Reverend Smith helped her father settle, then turned with solemn face to her. “It isn’t considered proper, Rhoda, for a girl to be on her own as much as you’ve been forced to as of late. There has been—I hesitate even to dignify it with mention—corrupting talk of you in town.” Rhoda started, and the reverend placed a hand upon her arm. “Women with unbridled tongues, you understand—people who do not understand that to go against their brother is to go against the one true Law. But—people of this world all the same.”
“Then why not tell them to stop?” said Rhoda, withdrawing to her father’s side. “Why come to me if you know I’ve done no wrong?”
The reverend hesitated. “Because the world is a complicated place, Rhoda. There are your best interests to consider. If you had shelter from the storm—a female companion—”
“Papa,” said Rhoda.
“It would only be for a few weeks,” said papa. “Just until I’ve found my strength.”
But Rhoda’s eyes only welled with further tears, and she shook her head, drew her shawl from the hook, and tore out through the kitchen door. Vaguely she heard papa speak, and the reverend reply, “Not to worry—I’ll go.” But Rhoda would not so much as turn to acknowledge Reverend Smith when she heard him behind her on the narrow path, for her tears were now falling too fast for her to care about anything but the ache within her heart.
“Rhoda,” said the reverend.
He spoke now with the kind of voice meant to stop her in her tracks—low, imperious, and absolute—but Rhoda would not be moved, hastening her step into the craggy copse of trees just before the cliffs. All the same, she heard the reverend bridge the gap just before she felt the sharp, lancing blow to her shin—the reverend’s cane flashing into and out of view as she tumbled on the rocky path. Her breath came hard and shallow as she adjusted to the fresh pain in her twisted ankle, bracing on both elbows as she tried to stand.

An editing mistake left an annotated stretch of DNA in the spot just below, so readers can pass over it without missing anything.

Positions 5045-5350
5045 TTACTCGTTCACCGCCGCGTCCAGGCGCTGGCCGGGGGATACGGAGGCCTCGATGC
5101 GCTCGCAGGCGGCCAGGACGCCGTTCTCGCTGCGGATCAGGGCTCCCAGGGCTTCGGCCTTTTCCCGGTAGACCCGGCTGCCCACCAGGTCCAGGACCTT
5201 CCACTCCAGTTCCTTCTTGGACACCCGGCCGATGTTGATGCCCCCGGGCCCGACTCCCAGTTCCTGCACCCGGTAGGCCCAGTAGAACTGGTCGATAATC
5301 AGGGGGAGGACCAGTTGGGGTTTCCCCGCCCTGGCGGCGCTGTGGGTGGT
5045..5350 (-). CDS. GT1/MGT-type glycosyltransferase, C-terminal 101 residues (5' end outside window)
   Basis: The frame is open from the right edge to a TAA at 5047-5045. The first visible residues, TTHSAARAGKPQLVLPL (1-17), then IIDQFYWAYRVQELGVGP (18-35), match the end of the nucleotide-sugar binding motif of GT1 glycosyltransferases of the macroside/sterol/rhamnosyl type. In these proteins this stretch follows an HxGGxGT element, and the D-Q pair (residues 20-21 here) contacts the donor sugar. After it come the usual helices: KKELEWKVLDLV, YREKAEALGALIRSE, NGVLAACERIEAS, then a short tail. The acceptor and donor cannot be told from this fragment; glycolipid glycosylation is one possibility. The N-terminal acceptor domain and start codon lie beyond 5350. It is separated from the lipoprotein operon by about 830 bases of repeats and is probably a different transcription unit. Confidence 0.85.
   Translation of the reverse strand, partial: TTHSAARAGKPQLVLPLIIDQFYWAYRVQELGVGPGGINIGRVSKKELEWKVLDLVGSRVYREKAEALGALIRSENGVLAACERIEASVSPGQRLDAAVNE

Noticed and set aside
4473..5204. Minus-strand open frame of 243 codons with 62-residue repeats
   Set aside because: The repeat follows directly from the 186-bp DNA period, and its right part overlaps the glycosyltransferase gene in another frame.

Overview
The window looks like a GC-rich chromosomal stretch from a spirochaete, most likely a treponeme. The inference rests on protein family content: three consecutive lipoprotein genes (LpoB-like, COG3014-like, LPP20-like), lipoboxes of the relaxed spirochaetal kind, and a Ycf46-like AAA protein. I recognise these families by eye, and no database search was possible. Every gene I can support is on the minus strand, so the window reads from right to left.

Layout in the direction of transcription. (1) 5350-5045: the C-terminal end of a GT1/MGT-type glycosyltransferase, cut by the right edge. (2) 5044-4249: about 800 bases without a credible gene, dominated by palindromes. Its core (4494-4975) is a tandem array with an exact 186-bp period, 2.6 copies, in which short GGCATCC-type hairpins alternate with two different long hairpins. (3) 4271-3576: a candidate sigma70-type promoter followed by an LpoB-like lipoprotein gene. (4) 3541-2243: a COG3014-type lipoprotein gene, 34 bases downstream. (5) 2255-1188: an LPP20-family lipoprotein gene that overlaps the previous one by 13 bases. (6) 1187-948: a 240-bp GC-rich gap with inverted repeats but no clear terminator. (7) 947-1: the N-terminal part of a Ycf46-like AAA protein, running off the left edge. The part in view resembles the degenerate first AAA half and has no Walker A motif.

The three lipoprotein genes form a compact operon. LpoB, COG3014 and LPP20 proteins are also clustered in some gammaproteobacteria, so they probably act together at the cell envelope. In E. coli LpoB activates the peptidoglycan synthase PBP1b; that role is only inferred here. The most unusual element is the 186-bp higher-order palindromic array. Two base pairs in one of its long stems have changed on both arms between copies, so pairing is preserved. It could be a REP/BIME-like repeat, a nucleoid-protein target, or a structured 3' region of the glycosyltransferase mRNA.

“Lord forgive me,” said the reverend. He knelt with hands trembling over the injury, Rhoda’s woollen stockings caught up as much in mud as snow. “I meant no harm.”
“I can walk,” said Rhoda, faintly—but when she caught sight of the reverend’s changed expression she did not reach for either outstretched hand. With a terrible acuity brought on by market days and dawning adulthood, she recalled the stories spread of her, and judged at once how little weight her voice would ever be allowed to hold in town.
“It is—a hard thing, Rhoda,” the reverend said, slipping a shoe off, and a stocking. “I was content to wait. I was. But when the Lord worked to bring you to such fragile circumstances, I knew He was speaking to me. Comfort your lamb, He said. Do it now.”
“Please, Reverend—” she started, but when his eyes flicked up and down again she found she could say nothing to allay the hardness there. She turned her gaze then to the rocks, and the trees through which the early morning light seemed now to be swimming. Please, she said to them instead. Please please please.
“At first I wondered at His urgency, for your father still lives and you of course are all a daughter should be to him. But these past few weeks I have seen the greatness of His wisdom pushing me to these necessary ends. The wilfulness, the independence growing in you like disease. Dark signs, Rhoda,” the reverend said. “The makings of a wife who will need much more training to submit, if the impulse is not checked now.”
As the reverend spoke he had one hand wrapped firmly around the twisted ankle; his lesser hand easing off her other shoe. Rhoda shuddered more at the sound of her name upon his lips, and the awful world it strove to consign her to, than at the surrounding winter’s cold upon the rocks. Not his will, she thought, with her heart now wildly beating. My own! My own to build the world!
Over the frantic energy of her newfound fears, and the deafening heat of the reverend’s hand upon her leg, Rhoda could not comprehend at first the snapping of roots and branches all about them, nor the rumbling of big and little rocks alike—while the reverend, in his increasing fervour, had long since shut his surroundings out. When Rhoda sank back to the ground, though—when she craned her neck further along the path, her gaze desperately following the rust lines on either side of the unfolding rocks—the whipping, coiling shadows she saw there suddenly cohered with all the rest. She drew her breath in sharply then, and stilled her body’s trembling to match.